French Atlantology can be traced back to at least the 16th century when Jean de Serres was probably the first to propose that the Holy Land was in fact Atlantis. However, even earlier, Pierre d’Ailly (1350-1420) argued that Plato’s 9,000 ‘years’ were a reference to lunar cycles, offering an implicit acceptance of the reality of Atlantis.
Whichever starting point is used it is clear from the list below that the French contribution to the study of Atlantis deserves a full volume to do it justice. Although many of those included have only made brief references to Atlantis, in fact, a few are sceptics, but collectively they offer an interesting body of work. My lack of French precluded me from offering more extensive information in most of the individual Atlantipedia entries.
A look at the indexes of Atlantipedia or Thorwald C. Franke‘s Kritische Geschichte der Meinungen und Hypothesen zu Platons Atlantis  can provide a rough overview of the extent of French input to atlantology.
Pierre Lagrange published an extensive paper Les controverses sur l’Atlantide (1925-1940)(a) (The Atlantis Controversies 1925-1940) in which he reviews the Atlantis debates that raged in the early 20th century in France.
Also See: Robert Argod, Paul Aucler, Germaine Aujac, Philippe Aziz, Jean Silvain Bailly, Charles César Baudelot de Dairval, Pierre Benoit, Victor Berard , Alphonse Berget, Etienne Felix Berlioux, Jean-Louis Bernard, Jean-Marie Beuzelin, Eugene Bodichon, Alain Bombard, Jacques-Julien Bonnaud, Bory de Saint Vincent, Olivier Boura, Edouard Brasey, Brasseur de Bourbourg, Philippe Buache, Pierre Buffault, Georges-Louis Buffon, Ferreol Butavand, Jean-Marcel Cadet, Emile Mir Chaouat, Louis Charpentier, Michel-Alain Combes, Paul Couissin, Jean-Leopold Courcelle-Seneuil, Antoine Court de Geblin, Fernand Crombette, Guilleaume Delaage, Jean-Claude Delamethrie, J.B. Delisle deSales, Jean-Pierre Deloux, Jean Deruelle, Roger Devigne, Charles DeBrosses, Leopold deFolin, Leon de Rosny, Adolphe Dureau De la Malle, Henri D’Arbois de Jubanville, Marie-Armand d’Avezac, Jean d’Eraines, Antoine Fabre d’Olivet, Roger Elefant, Henri Estienne II (Stephanus), Roger Facon, Louis Guillaume Figuier, Lionel Filipoff, Jean-Albert Foex, Fortia d’Urban, Chantal Foucrier, Nicolas Freret, Paul Gaffarel, Jean Gattefosse, Rene-Maurice Gattefosse, Gautier of Metz, Louis Emile Gentil, Lucien Geradin, Louis Germain,Therese Ghembaza, Francois Gidon, Antoine Gigal, Pierre Louis Ginguene, Dominique Godron, Sylvain de Golbery, Jacques Gossart, F.P.J. Gosselin, Rene Guenon, Maurice-Erwin Guignard, Amedee Guiraud, Ernest Theodore Hamy, Jacques Hebert, Jean-Michel Hermans, Hans-Peny Hirmenech, Marcel Homet, Pierre Daniel Huet, Louis Jacolliot, Leonce Joleaud, Jean Francois Jolibois, Dominique Jongbloed, J.B. de LaBorde, Gustave Lagneau, Pierre-Andre Latreille, Louis de Launay, Jacques Lebeau, Andre-Pierre Ledru, Paul le Cour, Francois de la Mothe leVayer, Jacques de Mahieu, P.G. Mahoudeau, Rene Malaise, Michel Manzi, Jean Markale, Bernard Marque, Charles Frederic Martins, Thomas-Henri Martin, Jean Mazel, Edme Mentelle, Roger Mermet, Louis Millette, Pierre Mille, Michel de Montaigne, A-C Moreau de Jonnes, Alain Moreau, Theophile Moreux, Gabriel de Mortillet, Jean Emile Mourey, Phocion Negris, Auguste Nicaise, Jerome Nickles, Claude-Mathieu Olivier, Enrique Onffroy de Thoron, Abraham Ortelius, Andre de Paniagua, Fabien Pardo, Jean-Pierre Patznick, Eugene Pegot-Ogier, Isaac La Peyrere, Francois Placet, Georges Poisson, Guillaume Postel, G.T.F. Raynal, Onesime Reclus, Albert Rivaud, Fernand Robert, Godefroy de Roisel, Claudius Roux, Leonard Saint-Michel, Alexandre Saint-Yves d’Alveydre, Francois de Sarre, Jean Seimple, Jean de Serres, Pierre Termier, Charles Tissot, J.P. de Tournefort, Ivan Tournier, Rene Treuil, Sylvain Tristan, Gilles Robert de Vaugondy, Rene Verneau, Pierre Vidal-Naquet, Louis-Claude Vincent, Jean-Frederick de Waldeck,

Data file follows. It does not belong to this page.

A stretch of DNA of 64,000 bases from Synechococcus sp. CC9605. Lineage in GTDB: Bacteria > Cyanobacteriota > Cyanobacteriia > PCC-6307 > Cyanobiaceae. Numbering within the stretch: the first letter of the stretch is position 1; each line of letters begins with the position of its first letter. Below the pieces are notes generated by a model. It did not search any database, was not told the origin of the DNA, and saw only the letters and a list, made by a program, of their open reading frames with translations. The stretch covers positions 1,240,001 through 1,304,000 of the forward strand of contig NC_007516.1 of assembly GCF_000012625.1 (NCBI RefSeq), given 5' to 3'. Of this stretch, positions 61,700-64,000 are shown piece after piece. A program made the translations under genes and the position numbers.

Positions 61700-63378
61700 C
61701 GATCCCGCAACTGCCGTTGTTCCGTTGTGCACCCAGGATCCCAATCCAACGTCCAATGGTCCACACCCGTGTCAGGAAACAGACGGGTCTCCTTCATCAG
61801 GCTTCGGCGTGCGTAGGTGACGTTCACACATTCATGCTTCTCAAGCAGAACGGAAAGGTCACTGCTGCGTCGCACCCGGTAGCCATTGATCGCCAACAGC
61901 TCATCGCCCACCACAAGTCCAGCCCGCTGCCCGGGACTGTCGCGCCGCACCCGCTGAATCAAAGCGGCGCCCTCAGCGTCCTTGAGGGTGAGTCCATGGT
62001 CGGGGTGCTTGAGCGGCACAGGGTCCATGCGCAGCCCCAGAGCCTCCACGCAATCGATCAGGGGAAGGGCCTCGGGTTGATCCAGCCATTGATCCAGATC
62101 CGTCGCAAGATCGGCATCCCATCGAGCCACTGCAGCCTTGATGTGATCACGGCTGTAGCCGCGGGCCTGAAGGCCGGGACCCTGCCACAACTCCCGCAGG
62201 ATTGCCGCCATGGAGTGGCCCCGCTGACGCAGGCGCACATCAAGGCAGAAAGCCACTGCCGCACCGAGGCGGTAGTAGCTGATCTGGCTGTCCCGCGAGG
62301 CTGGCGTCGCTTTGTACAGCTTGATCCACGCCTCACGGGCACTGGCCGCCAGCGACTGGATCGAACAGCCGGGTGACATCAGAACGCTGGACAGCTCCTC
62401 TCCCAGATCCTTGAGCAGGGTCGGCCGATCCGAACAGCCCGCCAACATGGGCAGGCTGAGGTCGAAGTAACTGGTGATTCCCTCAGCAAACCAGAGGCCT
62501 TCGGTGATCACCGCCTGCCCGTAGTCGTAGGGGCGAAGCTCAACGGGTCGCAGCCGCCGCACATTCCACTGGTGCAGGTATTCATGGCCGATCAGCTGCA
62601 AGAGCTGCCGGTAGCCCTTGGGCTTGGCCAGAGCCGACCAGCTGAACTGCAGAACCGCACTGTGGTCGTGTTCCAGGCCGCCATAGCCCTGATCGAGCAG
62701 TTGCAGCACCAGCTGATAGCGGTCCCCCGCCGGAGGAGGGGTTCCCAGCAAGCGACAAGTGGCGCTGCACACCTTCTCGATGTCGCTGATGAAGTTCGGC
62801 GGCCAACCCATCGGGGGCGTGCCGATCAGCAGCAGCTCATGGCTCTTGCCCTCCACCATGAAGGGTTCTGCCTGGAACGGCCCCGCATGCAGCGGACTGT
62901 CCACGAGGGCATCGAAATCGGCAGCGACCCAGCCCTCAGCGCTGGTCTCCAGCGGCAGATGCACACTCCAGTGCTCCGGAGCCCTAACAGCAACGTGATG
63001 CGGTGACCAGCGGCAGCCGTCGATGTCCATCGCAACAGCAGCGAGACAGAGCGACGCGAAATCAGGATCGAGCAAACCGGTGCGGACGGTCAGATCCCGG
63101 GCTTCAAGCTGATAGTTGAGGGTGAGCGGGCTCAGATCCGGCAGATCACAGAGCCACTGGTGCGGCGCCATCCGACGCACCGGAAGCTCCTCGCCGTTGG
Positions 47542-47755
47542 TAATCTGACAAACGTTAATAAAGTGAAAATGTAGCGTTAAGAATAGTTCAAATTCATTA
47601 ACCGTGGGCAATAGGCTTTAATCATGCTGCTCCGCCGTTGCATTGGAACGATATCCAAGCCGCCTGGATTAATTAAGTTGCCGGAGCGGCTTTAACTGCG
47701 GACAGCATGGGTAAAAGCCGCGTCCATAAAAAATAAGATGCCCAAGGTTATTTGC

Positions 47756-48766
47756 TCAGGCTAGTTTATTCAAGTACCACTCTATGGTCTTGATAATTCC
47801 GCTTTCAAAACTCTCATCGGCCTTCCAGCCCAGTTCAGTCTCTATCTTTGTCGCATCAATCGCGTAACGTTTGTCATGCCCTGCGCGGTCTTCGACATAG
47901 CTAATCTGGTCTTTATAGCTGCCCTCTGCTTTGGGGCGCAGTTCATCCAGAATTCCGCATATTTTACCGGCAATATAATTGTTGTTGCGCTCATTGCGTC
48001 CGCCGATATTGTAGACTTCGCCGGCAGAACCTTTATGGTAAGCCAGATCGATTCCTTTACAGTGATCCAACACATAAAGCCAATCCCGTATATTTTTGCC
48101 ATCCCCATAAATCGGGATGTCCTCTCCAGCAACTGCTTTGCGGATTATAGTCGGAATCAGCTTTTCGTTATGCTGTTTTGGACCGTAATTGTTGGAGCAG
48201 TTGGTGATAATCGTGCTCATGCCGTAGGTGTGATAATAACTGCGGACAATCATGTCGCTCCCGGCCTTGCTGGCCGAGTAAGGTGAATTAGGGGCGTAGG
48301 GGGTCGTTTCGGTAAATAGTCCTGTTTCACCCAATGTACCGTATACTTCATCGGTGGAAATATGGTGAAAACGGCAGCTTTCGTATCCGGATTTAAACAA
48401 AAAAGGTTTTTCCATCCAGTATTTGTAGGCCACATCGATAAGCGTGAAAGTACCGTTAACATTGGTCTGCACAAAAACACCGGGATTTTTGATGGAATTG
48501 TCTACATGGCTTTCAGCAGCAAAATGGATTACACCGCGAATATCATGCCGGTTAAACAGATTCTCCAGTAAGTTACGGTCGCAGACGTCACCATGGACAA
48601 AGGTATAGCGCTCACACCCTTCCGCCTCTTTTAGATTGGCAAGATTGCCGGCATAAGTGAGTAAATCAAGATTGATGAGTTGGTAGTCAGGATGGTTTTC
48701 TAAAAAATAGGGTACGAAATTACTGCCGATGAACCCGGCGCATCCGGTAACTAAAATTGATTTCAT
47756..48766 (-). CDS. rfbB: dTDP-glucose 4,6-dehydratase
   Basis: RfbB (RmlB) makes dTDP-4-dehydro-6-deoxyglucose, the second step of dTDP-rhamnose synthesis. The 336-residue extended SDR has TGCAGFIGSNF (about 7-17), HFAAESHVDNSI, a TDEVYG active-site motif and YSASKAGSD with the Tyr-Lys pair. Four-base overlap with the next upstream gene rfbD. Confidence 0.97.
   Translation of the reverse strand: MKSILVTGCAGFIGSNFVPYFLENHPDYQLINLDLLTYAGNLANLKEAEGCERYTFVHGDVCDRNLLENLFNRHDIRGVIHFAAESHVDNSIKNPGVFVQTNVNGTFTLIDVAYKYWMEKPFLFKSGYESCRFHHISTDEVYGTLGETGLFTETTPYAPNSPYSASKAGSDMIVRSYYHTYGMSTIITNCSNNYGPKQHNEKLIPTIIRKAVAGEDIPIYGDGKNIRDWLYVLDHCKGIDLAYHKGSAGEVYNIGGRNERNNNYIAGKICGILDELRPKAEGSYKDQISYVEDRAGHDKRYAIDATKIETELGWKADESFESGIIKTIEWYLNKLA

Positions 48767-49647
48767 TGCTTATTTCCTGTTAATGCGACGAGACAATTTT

Thomas Bradwardine (1290-1349) was a highly regarded mathematician and theologian, who was, for a very brief period, Archbishop of Canterbury just before his death. Thorwald C. Franke has drawn attention to Bradwardine’s rejection of Plato’s, or more correctly the Egyptian priest’s, apparent claim of a very early date for Atlantis [1255.242]. It seems, particularly as a cleric, that he found such a date conflicted with biblical chronology. It seems that in the end, he proposed that Plato’s ‘years’ were lunar cycles.
Similarly, Pierre d’Ailly (1350-1420), a French theologian who became cardinal, arrived at the same conclusion. While discussing Timaeus he realised that Plato’s dates of 8,000 and 9,000 ‘years’ before Solon conflicted with church teaching that the world had only lasted for 6,200 years until the birth of Christ. In order to avoid an accusation of heresy, he used Bradwardine’s explanation that Plato referred to lunar cycles, not solar years.(a)
It is not unreasonable to deduce from this, that Bradwardine and d’Ailly would not have bothered to offer the ‘lunar cycle’ explanation unless they accepted the reality of Atlantis. It would have been much easier to dismiss the Atlantis story as a fiction.